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Ed and Margaret O’Connor, originally from Holyoke, Massachusetts and current residents of Husdon, MA, are already impressed by this approach. They visited Ireland once before and explored Ed’s Irish roots. This time, they are focusing on Margaret’s side of the family – the Egans of Gort.
“I’m related to the O’Connors, Houlihans, Barretts and O’Donoghues in West Kerry and when I went to the place where my great grandfather was baptized, I felt a sense of homecoming,” says Ed. “I’d like Margaret to feel that about this part of Ireland.”
Although she has just arrived at the castle, Margaret has already been introduced to a local man who now owns the land her family once farmed. “It means so much to be welcomed by a community,” she says. “It would be so different and so much more difficult if we were just walking around on our own.”
Ed, Margaret and the rest of the visitors have a packed schedule ahead of them for the rest of the week. There are history lectures telling of what Ireland once was. There are genealogy sessions. There are trips to the various parishes the visitors hail from. There are sightseeing tours and cultural excursions.
“We want to tell them all about this part of Ireland, what it once was and what it is today,” says Mike Feerick. “These people are not just anybody. They are our relatives. We are part of them and they are connected to us. Let’s explore the bonds that unite and define us.”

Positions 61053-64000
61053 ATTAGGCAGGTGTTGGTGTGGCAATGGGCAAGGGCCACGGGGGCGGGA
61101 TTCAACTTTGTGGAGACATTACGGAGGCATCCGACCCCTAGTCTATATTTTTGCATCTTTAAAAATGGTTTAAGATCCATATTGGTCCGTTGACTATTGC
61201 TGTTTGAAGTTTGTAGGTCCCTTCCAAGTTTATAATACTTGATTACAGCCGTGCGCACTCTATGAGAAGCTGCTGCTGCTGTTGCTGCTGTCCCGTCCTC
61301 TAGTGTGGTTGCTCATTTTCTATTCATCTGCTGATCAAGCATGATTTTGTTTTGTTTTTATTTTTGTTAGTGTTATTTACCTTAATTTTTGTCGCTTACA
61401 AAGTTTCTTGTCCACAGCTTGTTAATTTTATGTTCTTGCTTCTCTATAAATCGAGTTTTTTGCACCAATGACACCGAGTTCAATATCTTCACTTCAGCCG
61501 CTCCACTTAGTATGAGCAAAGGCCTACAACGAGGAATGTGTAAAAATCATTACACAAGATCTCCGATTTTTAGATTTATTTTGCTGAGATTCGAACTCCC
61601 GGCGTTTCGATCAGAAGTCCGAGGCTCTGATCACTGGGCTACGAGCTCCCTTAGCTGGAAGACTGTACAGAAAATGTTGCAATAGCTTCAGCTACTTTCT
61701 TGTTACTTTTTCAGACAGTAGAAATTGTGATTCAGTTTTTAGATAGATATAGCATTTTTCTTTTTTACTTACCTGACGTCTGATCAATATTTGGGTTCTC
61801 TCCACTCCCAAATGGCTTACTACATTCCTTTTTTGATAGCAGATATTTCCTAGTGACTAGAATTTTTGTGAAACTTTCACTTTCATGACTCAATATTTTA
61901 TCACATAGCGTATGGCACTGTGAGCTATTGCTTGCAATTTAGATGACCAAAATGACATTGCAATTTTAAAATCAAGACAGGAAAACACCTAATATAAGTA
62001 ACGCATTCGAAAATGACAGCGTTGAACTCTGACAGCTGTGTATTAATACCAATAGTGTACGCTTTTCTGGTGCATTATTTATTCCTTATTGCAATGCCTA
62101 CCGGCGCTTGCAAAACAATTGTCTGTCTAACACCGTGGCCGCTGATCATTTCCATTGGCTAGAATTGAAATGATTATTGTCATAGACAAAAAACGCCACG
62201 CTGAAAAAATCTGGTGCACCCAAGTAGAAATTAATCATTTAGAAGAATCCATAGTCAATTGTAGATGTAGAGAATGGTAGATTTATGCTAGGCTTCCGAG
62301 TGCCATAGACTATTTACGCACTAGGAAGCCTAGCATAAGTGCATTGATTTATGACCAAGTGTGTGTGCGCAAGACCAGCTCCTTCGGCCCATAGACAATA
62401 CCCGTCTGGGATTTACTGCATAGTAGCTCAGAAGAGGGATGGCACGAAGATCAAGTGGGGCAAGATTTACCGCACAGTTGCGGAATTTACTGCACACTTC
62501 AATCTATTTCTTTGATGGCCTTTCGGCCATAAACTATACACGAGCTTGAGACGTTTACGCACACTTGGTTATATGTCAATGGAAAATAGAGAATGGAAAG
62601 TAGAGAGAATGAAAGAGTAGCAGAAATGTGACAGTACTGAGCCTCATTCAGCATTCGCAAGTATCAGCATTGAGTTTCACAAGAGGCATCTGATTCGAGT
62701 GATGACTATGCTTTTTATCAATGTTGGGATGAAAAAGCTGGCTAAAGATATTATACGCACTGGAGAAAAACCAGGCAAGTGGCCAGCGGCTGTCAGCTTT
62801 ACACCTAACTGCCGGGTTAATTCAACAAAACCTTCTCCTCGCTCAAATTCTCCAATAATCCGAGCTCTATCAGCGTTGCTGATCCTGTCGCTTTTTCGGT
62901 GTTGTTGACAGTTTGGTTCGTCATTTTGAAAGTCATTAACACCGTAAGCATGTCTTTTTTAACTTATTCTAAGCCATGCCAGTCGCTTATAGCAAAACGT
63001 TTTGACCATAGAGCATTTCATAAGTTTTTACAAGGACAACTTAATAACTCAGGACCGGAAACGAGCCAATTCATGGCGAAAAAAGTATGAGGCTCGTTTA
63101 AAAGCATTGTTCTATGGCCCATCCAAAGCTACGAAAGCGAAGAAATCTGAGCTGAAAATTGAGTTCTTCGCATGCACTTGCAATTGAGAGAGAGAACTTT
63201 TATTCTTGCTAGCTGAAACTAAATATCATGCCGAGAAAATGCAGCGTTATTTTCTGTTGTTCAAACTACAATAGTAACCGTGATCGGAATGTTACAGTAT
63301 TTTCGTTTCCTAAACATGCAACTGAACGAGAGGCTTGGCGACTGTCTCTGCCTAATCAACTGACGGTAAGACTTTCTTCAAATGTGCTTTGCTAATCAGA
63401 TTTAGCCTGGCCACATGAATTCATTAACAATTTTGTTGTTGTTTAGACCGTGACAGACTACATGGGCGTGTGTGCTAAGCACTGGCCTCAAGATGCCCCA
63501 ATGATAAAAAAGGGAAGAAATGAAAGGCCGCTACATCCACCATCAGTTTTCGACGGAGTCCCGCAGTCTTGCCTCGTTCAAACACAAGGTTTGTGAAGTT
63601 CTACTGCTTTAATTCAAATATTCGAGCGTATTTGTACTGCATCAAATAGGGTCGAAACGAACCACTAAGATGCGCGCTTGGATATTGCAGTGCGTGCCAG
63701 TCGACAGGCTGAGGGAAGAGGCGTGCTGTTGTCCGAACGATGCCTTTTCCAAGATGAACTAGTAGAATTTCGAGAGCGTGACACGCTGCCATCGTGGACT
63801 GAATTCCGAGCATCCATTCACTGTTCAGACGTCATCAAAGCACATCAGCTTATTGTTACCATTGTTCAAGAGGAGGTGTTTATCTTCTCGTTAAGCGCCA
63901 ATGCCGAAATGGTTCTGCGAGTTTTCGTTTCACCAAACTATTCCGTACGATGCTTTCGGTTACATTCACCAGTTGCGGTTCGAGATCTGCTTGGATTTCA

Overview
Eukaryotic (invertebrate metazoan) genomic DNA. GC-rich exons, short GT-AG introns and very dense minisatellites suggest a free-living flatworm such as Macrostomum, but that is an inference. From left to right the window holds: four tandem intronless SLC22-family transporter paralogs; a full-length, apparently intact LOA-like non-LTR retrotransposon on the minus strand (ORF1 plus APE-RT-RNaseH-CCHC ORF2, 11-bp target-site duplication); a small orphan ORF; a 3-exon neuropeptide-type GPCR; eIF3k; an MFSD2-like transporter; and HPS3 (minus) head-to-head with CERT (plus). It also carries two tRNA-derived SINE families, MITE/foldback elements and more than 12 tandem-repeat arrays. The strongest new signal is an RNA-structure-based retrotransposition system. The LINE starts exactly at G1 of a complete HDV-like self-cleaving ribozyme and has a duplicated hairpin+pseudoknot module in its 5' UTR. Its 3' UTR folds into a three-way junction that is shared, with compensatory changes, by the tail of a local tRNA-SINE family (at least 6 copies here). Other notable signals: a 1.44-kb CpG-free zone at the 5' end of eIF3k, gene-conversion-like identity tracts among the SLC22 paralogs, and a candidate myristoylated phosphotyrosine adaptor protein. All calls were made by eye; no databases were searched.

Although the week has only just begun, it’s clear it’s already a success. Mike already has more than 200 people signed up for next year’s “Week of Welcomes,” and plans are afoot to roll the project out on a nationwide basis, with the support of Fáilte Ireland, the country’s tourism body.
But Mike has plans to develop it even further. It’s not just going to be a week of events. There will be permanent teams in parishes all over the country that will be available to help people who want to learn more about their heritage.
“People will be there to welcome you when you arrive,” says Mike. “It’s all about building lifelong connections.”
He hopes these connections will play a central part in Ireland’s future. “I’d like to see a day when all state boards were obliged to have a member of the diaspora,” he says. “I’d like to see a time when Ireland didn’t just focus on the Irish on our island but on the Irish worldwide. I want to connect people and reunify us all. Parish by parish, townland by townland, we’re starting here.”
To find out more about the Week of Welcomes and Ireland Reaching Out, visit www.irelandxo.com